This slightly more varied and creative genre, not widely produced in China until the 12th to 14th century, was a distinct way of envisioning a deceased devotee’s meeting with the Buddha of Infinite Light. The welcome that Amitabha and his host of attendant bodhisattvas give to beings entering the Pure Land is called “laiying” 來迎 in Chinese (J. raigo). The Pure Land devotee’s faith rewards him with the guarantee of Amitabha’s 19th vow, the vow second in importance only to the 18th. This vow promises that sentient beings who establish the Bodhi Mind (to develop the aspiration for enlightenment), accomplish merit, sincerely aspire to attain Enlightenment, and desire to be reborn in his paradise will see Amitabha appear before them at death surrounded by a multitude of sages. In both Chinese and Japanese paintings, this assembly seems to consist of beings in princely robes and emanating divine light, indicating their status as bodhisattvas.

"Welcoming Descent of Amida and Twenty-five Bodhisattvas." Japan, Nanbokucho period (1336–92), hanging scroll, ink, color, and gold on silk. From metmuseum.org

“Welcoming Descent of Amida and Twenty-five Bodhisattvas.” Japan, Nanbokucho period (1336–92), hanging scroll, ink, color, and gold on silk. From metmuseum.org

The simplest arrangement of the Descent genre simply depicts Amitabha standing in three-quarter view with his right hand outstretched, a stance unique to him. As seen in the Metropolitan Museum of Art’s Southern Song-era (1127–1279) Buddha Amitabha Descending from His Pure Land, the Buddha’s left hand remains in the more common meditation mudra (samahita, or dhyana, mudra; in later paintings he holds a lotus), while his outstretched right hand is in the welcome mudra (varada mudra).

Amitabha’s varada mudra is open and relaxed, and expresses delight at meeting the devotee. The hand is extended in an inviting and intimately personal gesture, urging the practitioner to take it so she can join Amitabha in his paradise. It is totally unlike any other mudra, most of which express a teaching, a virtue or, in the tantric traditions, a specific power. This is a mudra that is made for sentient beings, an expression of Amitabha’s relationship with them and of his unconditional love.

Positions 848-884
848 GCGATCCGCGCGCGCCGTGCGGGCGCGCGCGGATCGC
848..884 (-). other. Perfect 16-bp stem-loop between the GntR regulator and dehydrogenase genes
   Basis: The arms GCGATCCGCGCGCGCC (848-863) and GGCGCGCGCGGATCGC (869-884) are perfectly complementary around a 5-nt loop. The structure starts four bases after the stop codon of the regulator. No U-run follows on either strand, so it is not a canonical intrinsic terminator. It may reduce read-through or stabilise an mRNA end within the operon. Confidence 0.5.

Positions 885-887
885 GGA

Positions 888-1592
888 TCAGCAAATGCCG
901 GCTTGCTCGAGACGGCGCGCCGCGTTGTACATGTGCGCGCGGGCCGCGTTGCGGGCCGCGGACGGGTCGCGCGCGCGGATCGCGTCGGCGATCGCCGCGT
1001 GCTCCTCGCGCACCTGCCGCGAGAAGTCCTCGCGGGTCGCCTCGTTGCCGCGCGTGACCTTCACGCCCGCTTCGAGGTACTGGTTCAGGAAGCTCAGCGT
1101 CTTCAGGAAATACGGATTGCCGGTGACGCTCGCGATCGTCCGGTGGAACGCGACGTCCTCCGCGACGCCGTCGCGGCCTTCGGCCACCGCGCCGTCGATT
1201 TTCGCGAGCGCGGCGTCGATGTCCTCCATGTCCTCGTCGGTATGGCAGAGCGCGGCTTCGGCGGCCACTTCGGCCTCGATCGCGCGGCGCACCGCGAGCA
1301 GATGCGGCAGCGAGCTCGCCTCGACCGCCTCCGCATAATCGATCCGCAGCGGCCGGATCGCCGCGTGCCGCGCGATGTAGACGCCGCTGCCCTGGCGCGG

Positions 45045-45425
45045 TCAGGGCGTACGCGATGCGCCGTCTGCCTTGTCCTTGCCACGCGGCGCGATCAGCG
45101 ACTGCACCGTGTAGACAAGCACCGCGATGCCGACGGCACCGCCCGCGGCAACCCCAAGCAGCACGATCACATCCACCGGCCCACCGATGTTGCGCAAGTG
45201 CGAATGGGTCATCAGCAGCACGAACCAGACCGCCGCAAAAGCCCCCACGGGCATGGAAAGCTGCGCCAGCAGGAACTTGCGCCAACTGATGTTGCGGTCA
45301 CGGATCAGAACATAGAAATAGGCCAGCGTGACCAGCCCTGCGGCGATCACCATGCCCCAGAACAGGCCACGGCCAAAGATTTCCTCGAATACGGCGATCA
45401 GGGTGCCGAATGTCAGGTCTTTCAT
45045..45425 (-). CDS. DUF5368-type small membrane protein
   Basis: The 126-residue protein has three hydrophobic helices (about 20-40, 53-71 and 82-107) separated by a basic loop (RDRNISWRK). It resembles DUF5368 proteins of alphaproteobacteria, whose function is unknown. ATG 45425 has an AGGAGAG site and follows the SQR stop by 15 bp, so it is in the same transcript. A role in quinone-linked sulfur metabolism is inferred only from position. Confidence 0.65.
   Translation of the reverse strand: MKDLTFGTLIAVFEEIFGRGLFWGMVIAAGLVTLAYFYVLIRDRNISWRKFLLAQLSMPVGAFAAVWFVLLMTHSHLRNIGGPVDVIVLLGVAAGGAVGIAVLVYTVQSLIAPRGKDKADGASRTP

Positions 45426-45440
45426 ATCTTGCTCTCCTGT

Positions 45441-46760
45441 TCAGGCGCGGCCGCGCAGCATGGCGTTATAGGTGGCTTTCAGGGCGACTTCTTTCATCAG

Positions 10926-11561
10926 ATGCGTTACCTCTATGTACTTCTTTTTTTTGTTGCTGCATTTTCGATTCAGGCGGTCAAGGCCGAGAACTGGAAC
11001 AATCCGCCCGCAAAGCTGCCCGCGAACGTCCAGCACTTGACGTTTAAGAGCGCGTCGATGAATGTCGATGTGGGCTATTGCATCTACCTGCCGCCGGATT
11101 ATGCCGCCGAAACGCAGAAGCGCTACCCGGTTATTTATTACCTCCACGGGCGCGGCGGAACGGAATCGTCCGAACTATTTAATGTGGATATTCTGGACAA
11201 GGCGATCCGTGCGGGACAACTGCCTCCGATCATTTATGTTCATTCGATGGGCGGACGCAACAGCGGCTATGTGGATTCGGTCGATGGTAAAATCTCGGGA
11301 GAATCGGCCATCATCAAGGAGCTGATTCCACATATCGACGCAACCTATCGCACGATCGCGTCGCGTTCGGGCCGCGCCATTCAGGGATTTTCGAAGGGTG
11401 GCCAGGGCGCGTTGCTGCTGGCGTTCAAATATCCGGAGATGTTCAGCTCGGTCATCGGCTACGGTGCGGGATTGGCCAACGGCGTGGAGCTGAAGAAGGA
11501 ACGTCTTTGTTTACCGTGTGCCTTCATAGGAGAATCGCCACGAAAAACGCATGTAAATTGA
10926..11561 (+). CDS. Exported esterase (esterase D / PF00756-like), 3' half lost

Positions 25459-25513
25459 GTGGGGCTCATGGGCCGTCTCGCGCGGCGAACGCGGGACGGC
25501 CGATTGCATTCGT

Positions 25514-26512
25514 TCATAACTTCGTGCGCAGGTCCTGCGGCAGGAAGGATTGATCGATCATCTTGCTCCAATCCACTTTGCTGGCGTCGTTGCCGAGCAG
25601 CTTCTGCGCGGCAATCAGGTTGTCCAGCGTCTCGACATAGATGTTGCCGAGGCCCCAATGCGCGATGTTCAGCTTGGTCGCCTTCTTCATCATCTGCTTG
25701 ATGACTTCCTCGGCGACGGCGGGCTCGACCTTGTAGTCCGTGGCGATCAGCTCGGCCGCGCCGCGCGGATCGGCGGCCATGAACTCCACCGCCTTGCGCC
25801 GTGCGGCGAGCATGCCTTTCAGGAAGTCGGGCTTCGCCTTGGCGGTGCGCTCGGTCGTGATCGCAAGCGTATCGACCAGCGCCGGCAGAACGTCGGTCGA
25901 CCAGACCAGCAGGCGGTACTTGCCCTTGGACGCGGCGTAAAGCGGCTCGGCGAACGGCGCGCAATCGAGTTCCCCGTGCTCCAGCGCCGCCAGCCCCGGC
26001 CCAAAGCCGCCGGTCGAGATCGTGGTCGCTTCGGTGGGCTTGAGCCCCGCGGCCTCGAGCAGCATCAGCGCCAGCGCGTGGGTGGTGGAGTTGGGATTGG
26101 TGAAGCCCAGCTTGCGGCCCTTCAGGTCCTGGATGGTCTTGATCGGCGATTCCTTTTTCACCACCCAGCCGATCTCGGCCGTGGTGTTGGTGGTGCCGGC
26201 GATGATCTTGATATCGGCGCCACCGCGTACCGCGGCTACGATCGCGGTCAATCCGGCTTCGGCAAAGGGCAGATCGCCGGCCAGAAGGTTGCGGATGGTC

Jocho (d. 1057), Amida Nyorai, Phoenix Hall, Byodo-in, Kyoto. Japan, Heian period (794–1185). From Wikipedia

Jocho (d. 1057), Amida Nyorai, Phoenix Hall, Byodo-in, Kyoto. Japan, Heian period (794–1185). From Wikipedia

It is in Japan that that the Descent motif enjoyed more rapid development. After the Chinese Tang dynasty (618–907), Japan was no longer simply the recipient of Buddhist texts and art from China. The Fujiwara era (794–1160; named after the powerful regent family that provided courtiers and wives to the imperial clan) of the Heian period (794–1185) saw the consolidation of Pure Land Buddhism. Because of this, the early 11th century witnessed a series of innovations that enriched and diversified the Descent aesthetic. Amitabha remained the central figure, but by referring to the 19th vow, Japanese artists found a unique opportunity to depict Avalokiteshvara and Mahasthamaprapta beside Amitabha (this is a motif that consistently appears throughout the Pure Land canon). This was known in Japanese painting and sculpture as the raigo triad, where one figure could not appear without the other two. For some artists, this inclusion logically extended to the entire host of sages that Amitabha vowed would appear with him at the devotee’s time of death.